Christmas jollity is out of control (Getty)

    How to put up with people suffering from Obsessional Christmas Disorder

    8 December 2019

    There are plenty of usually normal and well-adjusted people who go bonkers at Christmas time. I refer to the condition as Obsessive Christmas Disorder, and it seems that it’s a conditions that affects people in increasing numbers with every passing year.

    For these people, their giddy excitement about all things Christmas probably started in early September. They see nothing wrong in listening to Fairytale of New York 3,000 times in a two-month period. And they take the art of Christmas decorations to a ludicrous level. Garish lights and neon Santas overwhelm countless abodes and the indoor decorations are often just as over the top, with poinsettias positioned in every nook and cranny, bowls of candy canes laid out on every surface, even though I’ve never met anyone who actually enjoys these the sticky peppermint treats, and tiny candles dotted liberally, as if house fires weren’t a thing. And, of course, the mouldy old nativity scene salvaged from some dusty box in the attic and given pride of place in the living room.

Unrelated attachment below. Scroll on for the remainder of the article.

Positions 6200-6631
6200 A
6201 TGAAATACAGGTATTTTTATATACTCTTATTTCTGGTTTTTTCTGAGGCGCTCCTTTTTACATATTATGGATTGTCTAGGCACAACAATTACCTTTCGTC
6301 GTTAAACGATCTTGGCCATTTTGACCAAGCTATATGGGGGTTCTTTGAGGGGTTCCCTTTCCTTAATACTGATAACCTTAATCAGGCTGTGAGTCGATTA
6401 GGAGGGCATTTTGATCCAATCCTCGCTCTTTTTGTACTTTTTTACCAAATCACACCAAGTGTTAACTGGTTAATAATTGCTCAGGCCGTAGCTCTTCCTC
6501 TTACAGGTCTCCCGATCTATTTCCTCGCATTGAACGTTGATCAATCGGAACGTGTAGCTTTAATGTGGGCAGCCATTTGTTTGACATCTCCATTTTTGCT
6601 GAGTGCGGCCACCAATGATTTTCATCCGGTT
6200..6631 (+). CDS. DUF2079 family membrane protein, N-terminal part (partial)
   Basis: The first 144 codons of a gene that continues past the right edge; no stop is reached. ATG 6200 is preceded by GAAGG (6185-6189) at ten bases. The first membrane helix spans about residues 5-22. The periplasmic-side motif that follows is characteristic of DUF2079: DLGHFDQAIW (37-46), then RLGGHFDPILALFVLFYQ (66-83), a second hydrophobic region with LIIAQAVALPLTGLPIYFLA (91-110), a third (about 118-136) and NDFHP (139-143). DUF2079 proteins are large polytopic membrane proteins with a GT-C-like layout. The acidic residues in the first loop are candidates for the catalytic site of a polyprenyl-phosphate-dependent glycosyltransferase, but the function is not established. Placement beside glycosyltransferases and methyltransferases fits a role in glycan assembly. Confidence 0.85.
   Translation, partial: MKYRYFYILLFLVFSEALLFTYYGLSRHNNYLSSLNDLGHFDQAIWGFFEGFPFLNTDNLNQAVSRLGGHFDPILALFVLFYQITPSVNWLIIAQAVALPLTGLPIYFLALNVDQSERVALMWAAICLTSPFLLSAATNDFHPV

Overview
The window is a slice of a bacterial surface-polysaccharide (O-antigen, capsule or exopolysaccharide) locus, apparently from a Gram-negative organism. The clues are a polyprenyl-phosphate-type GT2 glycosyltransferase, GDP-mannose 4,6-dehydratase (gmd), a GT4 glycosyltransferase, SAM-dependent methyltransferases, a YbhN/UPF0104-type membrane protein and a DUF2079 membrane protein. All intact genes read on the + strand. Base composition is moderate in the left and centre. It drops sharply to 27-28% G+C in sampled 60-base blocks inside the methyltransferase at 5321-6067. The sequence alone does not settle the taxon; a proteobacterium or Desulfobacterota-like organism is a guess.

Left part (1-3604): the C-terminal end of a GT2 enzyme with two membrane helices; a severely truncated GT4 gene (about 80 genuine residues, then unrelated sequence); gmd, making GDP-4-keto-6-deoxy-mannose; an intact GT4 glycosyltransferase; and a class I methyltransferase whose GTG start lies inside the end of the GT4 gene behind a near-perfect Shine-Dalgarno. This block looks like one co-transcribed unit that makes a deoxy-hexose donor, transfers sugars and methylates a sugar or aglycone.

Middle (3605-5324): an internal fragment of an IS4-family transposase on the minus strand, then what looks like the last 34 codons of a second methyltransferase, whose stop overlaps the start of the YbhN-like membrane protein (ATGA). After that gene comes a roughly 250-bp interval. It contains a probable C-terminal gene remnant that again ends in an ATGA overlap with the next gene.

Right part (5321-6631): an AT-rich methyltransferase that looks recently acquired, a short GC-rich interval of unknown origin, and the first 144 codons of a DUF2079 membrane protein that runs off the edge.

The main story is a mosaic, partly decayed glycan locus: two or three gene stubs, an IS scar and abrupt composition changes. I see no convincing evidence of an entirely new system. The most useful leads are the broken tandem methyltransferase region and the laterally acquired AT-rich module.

Where I live, in California, people don’t even have the decency to keep their Christmas lunacy to within the bounds of their own properties. Each December, the Yuletide-obsessed invariably drive down the street on a fire engine with one of their ‘hilarious’ mates dressed as Father Christmas hanging off the back, blasting out Santa Claus is Coming to Town as they go. Not even my two-year-old, who should be delighted at the thought of being woken by Father Christmas, enjoys this December ritual.

    I’ve been spending years trying to devise a plan to avoid all of this Christmas madness, but as members of my own family suffer from Obsessional Christmas Disorder, I’ve slowly come to realise that there is only one way of dealing with this dreadful time of year. Sadly, surrender is the only option. The way to cope with all of this merriment is to simply indulge the Christmas cheer that surrounds us. My inner Scrooge will hate me forever for saying it, but it’s true.

    So when December 25 arrives, singalong to that Christmas song you really hate, take an extra slice of dry tukey and try as best you can to be gracious in accepting your re-gifted toaster. Pretty soon Christmas will all be over – well, until next year, that is.